Vaccinations are still important and all dogs should be immunized against rabies.  Tailoring a vaccine protocol for each senior dog is important.  One size does not fit all when deciding whether or not to vaccinate for infectious diseases.  Older dogs may be immuno-compromisedThis is caused by any condition that weakens the animal"s immune response. Many diseases are capable of this such as: diabetes mellitus, cushing"s syndrome, many cancers and more. No one knows what type of immune response to vaccines the animal gets in these situations. The best thing is to do periodic vaccine titers. The weakened immune response to viral pathogens in the environment is also suppressed opening the animal up to secondary bacterial infections. and unable to respond well to any vaccine.  Vaccines keep your immune system in shape.  This will aid the animal when it’s immunological defenses are called into action.

The key to your dog living a healthy life in it’s senior years is by visiting your veterinarian more frequently than when your dog was younger.  Dogs age rapidly.  Frequent physical exams and annual blood work can pick up many conditions that can be treated before the conditions advance.   Examples of this are:  heart disease (mitral valve insufficiency), diabetes mellitus and hypothyroidism.  Blood work that was performed over a year ago is too old and should be repeated.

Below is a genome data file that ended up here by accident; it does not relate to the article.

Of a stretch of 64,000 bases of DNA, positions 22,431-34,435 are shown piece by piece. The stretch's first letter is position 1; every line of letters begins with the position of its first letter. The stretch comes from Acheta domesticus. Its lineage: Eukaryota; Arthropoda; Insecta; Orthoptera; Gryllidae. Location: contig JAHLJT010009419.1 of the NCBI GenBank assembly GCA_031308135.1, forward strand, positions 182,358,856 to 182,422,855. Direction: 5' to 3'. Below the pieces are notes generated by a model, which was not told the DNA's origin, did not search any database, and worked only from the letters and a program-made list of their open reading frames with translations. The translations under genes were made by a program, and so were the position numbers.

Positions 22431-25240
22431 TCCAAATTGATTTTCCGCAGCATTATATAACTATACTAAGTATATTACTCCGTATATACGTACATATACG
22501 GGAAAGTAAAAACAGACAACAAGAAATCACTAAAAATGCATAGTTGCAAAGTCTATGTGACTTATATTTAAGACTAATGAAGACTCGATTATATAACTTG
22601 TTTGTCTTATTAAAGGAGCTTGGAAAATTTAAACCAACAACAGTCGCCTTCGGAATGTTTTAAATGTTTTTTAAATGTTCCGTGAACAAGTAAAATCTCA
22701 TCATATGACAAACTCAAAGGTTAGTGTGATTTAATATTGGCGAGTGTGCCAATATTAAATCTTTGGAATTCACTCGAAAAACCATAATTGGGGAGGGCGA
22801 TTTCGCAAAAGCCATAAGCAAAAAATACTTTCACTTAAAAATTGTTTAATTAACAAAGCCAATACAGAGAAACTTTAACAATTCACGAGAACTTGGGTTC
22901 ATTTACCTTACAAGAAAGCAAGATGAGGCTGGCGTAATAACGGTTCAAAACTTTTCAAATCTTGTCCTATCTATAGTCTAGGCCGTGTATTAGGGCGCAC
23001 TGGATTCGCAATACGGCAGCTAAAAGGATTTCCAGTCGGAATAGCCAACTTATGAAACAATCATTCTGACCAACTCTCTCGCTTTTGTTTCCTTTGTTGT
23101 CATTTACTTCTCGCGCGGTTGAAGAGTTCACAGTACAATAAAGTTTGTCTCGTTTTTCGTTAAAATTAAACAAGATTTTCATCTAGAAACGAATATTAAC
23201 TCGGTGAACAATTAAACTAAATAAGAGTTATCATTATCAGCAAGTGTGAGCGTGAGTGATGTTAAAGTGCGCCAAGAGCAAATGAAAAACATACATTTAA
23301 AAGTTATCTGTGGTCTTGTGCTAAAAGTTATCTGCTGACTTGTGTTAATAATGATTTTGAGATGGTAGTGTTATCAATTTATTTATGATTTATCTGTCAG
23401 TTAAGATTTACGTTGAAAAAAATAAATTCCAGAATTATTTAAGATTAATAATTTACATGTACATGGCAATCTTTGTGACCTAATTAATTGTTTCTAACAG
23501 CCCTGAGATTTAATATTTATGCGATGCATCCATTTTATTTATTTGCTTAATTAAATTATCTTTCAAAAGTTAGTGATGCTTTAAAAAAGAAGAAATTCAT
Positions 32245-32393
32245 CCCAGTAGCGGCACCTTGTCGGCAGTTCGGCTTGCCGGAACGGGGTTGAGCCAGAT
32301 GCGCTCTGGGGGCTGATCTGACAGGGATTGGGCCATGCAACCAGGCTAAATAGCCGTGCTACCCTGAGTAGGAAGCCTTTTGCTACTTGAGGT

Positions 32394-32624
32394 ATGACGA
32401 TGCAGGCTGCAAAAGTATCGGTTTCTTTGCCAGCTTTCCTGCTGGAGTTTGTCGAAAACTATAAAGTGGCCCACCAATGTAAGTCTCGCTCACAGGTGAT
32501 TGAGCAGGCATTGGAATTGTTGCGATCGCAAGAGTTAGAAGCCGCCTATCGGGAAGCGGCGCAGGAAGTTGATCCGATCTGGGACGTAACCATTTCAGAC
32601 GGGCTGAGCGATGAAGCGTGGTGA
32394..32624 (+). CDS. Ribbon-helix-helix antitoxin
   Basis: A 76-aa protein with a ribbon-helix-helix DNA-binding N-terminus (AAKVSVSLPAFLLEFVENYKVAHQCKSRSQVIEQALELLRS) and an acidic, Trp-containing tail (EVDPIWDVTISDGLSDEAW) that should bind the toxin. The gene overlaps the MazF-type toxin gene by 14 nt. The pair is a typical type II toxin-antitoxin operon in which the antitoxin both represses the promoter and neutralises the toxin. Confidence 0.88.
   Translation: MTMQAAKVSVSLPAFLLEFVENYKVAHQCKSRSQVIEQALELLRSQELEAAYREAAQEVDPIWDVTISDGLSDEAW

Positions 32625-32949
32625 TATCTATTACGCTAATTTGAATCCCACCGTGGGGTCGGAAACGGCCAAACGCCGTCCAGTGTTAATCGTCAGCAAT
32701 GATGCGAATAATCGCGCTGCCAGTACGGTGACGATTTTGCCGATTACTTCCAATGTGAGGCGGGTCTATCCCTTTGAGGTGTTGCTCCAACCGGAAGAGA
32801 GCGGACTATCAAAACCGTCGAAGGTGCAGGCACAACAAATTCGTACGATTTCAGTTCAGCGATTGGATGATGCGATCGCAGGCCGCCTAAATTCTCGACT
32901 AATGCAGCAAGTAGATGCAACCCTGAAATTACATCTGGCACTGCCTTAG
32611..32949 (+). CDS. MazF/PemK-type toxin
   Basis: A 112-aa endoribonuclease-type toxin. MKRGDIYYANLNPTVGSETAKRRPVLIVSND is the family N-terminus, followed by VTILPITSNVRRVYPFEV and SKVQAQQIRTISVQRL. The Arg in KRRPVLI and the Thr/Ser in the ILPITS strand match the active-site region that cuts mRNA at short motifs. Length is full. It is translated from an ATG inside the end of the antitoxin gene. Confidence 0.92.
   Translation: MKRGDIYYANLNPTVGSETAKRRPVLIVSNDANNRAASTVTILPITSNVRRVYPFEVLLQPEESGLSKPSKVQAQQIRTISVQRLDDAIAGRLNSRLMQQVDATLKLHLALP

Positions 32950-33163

Almost all senior dogs will develop some form of arthritis.  This is most commonly noticed in the hip joint, knee and lower spinal column.  Improve the quality of life of your older dog’s life by putting it on a version of glucosamine/chondroitin BEFORE the onset of signs of arthritis.  I personally take glucosamine/chondroitin myself every day.  I usually recommend you also get the version with MSM.  This sulfur compound has been shown to help in arthritic patients.

No matter what veterinarians do, we cannot extend lives indefinitely.  When your dog develops arthritis or cognitive deficiency syndrome (similar to Alzheimer’s in people) be kind to him or her.  Be careful of slippery tiles or wood floors that can injure your pet.  Watch out for the dangers of slipping on ice and snow in the winter.  If your dog still enjoys daily walks in the winter, buy him a winter dog jacket to keep him warm.  His insulating fat layer is decreasing year by year.  I wrote a detailed description of this in Senior Pet Comfort.

Getting a puppy to old age successfully requires lots of work and a little bit of luck.  Always live in the moment with your dog.  Treat your older dog with the dignity it deserves. It has repaid you many times over with love, companionship and loyalty.